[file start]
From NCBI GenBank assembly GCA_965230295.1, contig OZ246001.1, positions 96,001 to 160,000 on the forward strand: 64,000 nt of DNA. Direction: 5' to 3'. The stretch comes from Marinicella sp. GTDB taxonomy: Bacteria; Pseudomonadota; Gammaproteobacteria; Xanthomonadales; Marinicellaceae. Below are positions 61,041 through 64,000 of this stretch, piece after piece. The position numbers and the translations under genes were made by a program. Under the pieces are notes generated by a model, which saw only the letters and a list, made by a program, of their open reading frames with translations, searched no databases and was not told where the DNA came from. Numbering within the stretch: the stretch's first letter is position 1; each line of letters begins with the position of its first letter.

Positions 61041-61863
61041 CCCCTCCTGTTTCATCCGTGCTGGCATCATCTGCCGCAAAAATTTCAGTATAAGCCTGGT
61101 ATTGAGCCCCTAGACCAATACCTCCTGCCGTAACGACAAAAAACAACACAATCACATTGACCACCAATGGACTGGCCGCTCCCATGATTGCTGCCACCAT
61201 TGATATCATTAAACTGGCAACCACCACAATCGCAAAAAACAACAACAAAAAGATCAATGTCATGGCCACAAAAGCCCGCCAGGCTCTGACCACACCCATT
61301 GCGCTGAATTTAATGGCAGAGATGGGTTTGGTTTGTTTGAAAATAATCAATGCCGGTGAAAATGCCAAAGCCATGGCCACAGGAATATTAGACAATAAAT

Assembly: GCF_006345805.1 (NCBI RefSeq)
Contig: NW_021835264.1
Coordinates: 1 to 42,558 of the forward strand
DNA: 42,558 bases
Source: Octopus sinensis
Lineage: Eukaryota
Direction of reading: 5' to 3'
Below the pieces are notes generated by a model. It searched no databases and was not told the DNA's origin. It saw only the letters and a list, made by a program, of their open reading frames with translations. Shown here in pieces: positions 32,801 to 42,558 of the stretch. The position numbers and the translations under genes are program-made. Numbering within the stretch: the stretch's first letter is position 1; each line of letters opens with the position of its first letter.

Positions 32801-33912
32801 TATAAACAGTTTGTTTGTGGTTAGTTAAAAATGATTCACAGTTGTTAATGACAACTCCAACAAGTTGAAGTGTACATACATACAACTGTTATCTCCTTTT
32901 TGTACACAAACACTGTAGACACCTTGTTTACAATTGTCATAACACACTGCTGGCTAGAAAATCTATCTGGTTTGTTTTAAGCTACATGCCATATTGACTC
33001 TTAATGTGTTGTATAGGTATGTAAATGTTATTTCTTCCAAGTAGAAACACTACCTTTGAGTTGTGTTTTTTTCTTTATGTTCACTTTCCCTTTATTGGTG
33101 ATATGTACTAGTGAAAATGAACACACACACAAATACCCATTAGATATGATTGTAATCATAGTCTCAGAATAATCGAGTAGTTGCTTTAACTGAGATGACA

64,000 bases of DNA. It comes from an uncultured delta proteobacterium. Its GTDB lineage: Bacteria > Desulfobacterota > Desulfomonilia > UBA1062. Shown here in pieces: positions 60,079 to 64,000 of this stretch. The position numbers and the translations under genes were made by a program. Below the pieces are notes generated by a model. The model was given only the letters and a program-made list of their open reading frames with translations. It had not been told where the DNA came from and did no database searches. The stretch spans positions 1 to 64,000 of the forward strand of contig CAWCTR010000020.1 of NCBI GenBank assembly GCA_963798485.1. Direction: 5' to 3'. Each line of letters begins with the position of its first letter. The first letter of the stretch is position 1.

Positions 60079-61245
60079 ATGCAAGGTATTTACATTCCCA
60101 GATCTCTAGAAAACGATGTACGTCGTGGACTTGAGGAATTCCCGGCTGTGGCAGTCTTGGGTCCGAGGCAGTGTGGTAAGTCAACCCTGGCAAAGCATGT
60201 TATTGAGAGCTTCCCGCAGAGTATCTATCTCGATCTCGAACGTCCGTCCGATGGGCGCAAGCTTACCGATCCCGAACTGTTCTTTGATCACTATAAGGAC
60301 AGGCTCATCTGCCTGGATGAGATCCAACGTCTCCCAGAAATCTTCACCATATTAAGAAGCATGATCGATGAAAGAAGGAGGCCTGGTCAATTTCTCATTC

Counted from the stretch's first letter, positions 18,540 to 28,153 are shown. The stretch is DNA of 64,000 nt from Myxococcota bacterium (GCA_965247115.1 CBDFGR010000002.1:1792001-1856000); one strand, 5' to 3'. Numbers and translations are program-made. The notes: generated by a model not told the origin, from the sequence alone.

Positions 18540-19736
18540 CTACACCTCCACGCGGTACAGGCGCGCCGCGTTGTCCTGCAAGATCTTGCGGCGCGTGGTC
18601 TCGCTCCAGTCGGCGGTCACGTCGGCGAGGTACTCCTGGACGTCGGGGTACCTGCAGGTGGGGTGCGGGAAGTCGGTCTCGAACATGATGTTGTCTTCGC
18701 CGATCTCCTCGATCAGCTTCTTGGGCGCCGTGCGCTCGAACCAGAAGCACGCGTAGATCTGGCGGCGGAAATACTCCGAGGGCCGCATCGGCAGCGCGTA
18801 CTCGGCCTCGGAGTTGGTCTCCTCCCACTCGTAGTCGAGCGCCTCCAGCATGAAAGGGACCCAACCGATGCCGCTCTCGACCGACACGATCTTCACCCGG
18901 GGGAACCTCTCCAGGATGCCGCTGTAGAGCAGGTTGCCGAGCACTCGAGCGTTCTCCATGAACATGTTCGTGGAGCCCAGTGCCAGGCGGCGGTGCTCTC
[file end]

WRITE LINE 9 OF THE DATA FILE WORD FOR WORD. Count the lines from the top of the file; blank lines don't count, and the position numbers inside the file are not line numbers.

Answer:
Coordinates: 1 to 42,558 of the forward strand